Oklahoma State University fined for veterinary care violations
USDA issues penalties for events that led to the deaths of 15 voles, among other violations.
The U.S. Department of Agriculture (USDA) has fined Oklahoma State University (OSU) $12,850 for violations of the Animal Welfare Act, according to agency documents. The violations, which occurred between July 2013 and August 2014, included a lack of access to water for research animals, expired materials and inadequate guidance to personnel regarding euthanasia.
The first violation led to the deaths of 12 voles, and the euthanasia of three more due to their condition, after "several enclosures, which housed approximately 34 voles, had empty or nearly empty water bottles," the USDA document states.
The second incident occurred after the Animal and Plant Health Inspection Service (APHIS) observed expired materials, including equine dewormer, an IV catheter, blood tubes, syringes and bottles of mineral oil, as well as a fawn "showing marked hair loss on the forehead and around the eyes in the deer herd."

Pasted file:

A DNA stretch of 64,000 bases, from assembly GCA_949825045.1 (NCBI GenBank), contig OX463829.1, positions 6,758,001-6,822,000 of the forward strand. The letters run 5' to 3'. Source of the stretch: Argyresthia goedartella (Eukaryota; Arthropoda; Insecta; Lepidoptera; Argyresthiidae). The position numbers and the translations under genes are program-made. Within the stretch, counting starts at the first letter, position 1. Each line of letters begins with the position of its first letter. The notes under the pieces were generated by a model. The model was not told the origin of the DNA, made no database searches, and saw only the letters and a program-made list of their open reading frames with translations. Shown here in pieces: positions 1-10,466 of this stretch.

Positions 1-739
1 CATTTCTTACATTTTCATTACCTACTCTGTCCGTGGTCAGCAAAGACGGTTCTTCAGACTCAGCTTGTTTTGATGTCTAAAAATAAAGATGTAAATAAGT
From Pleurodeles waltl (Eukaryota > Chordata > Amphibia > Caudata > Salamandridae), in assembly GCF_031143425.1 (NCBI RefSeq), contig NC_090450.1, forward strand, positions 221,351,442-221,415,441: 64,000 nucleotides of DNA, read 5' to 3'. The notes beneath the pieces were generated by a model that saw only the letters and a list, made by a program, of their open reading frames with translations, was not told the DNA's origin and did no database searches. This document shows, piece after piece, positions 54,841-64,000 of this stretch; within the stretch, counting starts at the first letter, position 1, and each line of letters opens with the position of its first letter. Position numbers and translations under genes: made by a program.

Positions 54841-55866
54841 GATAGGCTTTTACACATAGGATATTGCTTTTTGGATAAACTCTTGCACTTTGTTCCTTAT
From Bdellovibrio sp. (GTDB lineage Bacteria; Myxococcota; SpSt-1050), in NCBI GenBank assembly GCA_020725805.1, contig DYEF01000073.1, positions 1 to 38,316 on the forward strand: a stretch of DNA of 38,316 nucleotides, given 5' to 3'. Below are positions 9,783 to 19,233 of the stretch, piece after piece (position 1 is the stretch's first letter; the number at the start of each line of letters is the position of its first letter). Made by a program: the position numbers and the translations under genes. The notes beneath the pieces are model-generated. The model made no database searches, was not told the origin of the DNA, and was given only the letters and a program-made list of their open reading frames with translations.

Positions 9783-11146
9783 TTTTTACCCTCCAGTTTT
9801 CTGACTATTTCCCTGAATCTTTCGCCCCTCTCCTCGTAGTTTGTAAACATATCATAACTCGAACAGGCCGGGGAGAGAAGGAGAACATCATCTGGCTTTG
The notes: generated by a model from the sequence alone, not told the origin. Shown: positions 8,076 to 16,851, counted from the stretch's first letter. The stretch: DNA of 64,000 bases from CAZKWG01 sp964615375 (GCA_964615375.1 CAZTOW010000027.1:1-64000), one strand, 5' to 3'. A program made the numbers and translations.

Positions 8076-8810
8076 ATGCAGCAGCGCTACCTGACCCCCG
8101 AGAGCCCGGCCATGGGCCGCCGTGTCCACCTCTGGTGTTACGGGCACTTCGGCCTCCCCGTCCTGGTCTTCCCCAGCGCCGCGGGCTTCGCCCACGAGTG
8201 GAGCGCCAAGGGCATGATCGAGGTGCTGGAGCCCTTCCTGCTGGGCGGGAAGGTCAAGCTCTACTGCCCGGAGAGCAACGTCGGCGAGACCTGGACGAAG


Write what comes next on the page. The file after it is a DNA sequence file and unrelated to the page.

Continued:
The third and final violation noted in the document was that the university didn't give proper guidance to principal investigators and other personnel in regards to euthanasia. "A rabbit which had been under veterinary treatment for suspected coccidiosis was found by facility personnel recumbent, paddling, and non-responsive. The facility manager did not follow the protocol for seeking appropriate veterinary care. The facility manager chose to euthanize the rabbit by gunshot," the USDA states in the report.
Gary Shutt, a spokesman for the university, told local media outlets that the university "self-reported the incidents, took immediate corrective measures that satisfied federal guidelines and procedures, and has paid the USDA fine. OSU is committed to the humane care and use of all animals. Many of the advances in the prevention and treatment of animal and human diseases are the direct result of animal research.”